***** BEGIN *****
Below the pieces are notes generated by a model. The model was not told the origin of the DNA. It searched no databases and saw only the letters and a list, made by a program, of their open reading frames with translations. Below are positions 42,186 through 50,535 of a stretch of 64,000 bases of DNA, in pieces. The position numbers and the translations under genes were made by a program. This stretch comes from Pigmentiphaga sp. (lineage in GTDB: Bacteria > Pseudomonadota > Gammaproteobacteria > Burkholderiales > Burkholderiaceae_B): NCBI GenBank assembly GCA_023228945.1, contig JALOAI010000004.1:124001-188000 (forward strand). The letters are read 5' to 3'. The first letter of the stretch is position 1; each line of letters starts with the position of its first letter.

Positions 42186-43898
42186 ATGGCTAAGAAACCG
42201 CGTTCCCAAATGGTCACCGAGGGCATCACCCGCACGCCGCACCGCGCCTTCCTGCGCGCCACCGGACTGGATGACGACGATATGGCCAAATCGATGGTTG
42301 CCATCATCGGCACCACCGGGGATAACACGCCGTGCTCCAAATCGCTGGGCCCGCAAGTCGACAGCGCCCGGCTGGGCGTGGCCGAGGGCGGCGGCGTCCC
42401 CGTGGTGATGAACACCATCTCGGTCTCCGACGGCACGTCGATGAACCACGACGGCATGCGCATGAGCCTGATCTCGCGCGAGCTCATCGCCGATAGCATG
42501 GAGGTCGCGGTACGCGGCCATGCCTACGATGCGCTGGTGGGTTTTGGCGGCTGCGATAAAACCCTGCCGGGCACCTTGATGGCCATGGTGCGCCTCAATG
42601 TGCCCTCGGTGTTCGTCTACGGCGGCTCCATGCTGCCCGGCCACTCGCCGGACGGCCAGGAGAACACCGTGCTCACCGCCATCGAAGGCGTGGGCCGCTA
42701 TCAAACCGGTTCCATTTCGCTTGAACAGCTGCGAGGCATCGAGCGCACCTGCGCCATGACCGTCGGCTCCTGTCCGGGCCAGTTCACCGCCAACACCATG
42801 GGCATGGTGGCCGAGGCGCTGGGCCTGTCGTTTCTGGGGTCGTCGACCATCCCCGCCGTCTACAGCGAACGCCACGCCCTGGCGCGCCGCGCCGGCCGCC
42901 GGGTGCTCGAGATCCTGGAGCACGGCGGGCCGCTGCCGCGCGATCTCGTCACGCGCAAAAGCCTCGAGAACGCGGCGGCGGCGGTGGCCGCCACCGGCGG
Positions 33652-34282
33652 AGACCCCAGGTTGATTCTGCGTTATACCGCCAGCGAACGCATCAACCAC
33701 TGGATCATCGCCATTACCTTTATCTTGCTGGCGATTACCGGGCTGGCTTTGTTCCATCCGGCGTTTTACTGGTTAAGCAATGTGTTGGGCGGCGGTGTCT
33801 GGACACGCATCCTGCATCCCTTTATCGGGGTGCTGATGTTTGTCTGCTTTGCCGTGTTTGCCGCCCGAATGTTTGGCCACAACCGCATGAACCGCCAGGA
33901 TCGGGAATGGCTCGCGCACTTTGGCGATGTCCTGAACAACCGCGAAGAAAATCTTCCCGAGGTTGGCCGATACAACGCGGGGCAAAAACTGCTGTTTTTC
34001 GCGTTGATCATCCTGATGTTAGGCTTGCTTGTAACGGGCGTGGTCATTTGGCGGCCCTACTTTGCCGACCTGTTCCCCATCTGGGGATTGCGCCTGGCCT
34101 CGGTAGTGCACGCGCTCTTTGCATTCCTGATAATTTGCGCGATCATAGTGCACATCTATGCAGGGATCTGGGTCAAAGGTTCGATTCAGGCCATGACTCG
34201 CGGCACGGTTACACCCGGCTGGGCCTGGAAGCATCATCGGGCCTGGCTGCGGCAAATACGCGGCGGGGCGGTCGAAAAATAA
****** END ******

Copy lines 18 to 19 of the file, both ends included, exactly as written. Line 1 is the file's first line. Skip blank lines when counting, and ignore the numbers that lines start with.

34101 CGGTAGTGCACGCGCTCTTTGCATTCCTGATAATTTGCGCGATCATAGTGCACATCTATGCAGGGATCTGGGTCAAAGGTTCGATTCAGGCCATGACTCG
34201 CGGCACGGTTACACCCGGCTGGGCCTGGAAGCATCATCGGGCCTGGCTGCGGCAAATACGCGGCGGGGCGGTCGAAAAATAA